sexta-feira, junho 22, 2012

Mais material sobre a construção de um futuro para o retalho físico

"While searching for a bike rack recently, I discovered why Amazon is poised to outpace even Walmart’s revenue within the decade. I could get the exact product I wanted for $25 less, avoiding California’s high sales tax and a drive on the crowded I-5. Amazon’s competitive advantage rests in an unfair tax advantage and, lacking stores, lower cost structure. ...  So how might we rev up the local retail sector? Let’s start by removing Amazon’s unfair tax advantage. Pine and Gilmore have the rest of the answer – move retail into an “experience economy,” one where customers buy an overall experience and attributes of the experience provide benefits, beyond product and service benefits." 
Nestes tempos de crise, quando é que as lojas vão começar a mudar? Se calhar tem de ser gente nova (ou seja, com modelos mentais novos), com estruturas mais leves e ágeis, mais conscientes do potencial gerado pela interacção...
"Imagine if a San Diego bike dealer had reached out to me as a newcomer to its city, asking me to visit his store, where I’d be invited to join a bike group with other women or newcomers, making my life here feel far more connected. The benefits would have far exceeded any price premium over Amazon."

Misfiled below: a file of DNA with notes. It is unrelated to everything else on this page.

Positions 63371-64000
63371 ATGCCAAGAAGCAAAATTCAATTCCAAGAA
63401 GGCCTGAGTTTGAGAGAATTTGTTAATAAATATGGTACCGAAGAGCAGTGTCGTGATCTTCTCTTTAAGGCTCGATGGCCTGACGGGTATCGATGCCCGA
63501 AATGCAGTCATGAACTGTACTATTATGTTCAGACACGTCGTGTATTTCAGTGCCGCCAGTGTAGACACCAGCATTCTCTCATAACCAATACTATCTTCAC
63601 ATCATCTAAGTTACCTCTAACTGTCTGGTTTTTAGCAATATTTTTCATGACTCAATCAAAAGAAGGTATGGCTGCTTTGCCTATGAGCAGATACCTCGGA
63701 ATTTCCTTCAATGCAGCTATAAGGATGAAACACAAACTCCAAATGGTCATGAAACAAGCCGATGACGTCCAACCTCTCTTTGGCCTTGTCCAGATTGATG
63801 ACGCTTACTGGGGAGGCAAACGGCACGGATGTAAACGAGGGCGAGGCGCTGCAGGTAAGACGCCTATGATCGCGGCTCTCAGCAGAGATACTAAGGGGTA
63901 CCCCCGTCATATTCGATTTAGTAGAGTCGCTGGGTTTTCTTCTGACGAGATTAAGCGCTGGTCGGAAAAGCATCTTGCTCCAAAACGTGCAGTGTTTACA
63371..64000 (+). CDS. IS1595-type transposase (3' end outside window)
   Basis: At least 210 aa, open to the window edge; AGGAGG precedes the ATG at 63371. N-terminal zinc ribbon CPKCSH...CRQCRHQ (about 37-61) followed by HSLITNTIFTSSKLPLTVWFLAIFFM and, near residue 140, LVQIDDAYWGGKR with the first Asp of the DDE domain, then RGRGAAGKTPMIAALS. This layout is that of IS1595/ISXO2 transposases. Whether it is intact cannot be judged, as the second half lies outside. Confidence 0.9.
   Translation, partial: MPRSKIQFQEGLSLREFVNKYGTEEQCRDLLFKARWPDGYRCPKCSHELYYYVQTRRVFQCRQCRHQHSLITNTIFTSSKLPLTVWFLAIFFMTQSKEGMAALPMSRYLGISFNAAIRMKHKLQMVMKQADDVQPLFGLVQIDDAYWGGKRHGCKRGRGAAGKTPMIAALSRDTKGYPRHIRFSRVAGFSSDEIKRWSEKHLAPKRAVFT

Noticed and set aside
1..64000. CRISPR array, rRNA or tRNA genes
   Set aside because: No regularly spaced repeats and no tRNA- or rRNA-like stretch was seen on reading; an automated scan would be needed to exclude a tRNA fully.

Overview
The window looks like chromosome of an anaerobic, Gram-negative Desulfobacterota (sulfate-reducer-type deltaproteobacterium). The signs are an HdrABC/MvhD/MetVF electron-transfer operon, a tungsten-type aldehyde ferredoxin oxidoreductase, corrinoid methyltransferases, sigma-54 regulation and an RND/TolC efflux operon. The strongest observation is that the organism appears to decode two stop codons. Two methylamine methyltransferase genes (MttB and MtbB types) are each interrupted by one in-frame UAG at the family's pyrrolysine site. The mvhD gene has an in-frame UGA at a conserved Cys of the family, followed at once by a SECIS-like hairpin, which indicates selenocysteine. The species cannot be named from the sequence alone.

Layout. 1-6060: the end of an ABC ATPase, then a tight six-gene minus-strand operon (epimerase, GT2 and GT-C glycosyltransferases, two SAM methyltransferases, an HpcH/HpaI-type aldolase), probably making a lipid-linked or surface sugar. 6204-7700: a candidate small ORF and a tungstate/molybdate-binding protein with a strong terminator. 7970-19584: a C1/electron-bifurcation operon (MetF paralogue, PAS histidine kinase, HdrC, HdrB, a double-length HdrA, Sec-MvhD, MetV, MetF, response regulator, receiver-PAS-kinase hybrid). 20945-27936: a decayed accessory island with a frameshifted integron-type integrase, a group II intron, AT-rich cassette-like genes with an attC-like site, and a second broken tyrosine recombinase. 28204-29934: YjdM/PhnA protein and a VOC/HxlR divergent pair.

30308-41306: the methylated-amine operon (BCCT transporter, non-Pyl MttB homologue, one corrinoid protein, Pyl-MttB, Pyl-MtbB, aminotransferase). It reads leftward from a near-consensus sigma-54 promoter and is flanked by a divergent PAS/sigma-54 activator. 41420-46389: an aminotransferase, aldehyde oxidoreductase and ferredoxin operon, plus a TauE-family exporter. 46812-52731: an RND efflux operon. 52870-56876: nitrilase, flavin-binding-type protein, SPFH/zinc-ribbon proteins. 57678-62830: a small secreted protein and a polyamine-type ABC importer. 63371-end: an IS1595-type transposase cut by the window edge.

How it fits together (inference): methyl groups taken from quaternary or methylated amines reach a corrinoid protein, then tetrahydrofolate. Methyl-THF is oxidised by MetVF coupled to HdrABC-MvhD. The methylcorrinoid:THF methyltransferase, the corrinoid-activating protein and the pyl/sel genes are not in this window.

• "Overstored" (Apreciar sobretudo a figura 3. Não é uma recessão, é uma recalibração, é um novo standard... é o fim dos standards)
"Merchandising: think exclusive and local. A key method for addressing migration, particularly for products that are easily comparable or simple to understand, is to develop exclusive offerings that
competitors, online or otherwise, cannot match. These offerings can be internally developed (i.e. private label) or designed in partnership with key suppliers. Additionally, retailers can have a more tailored in-store assortment that connects to the surrounding community."

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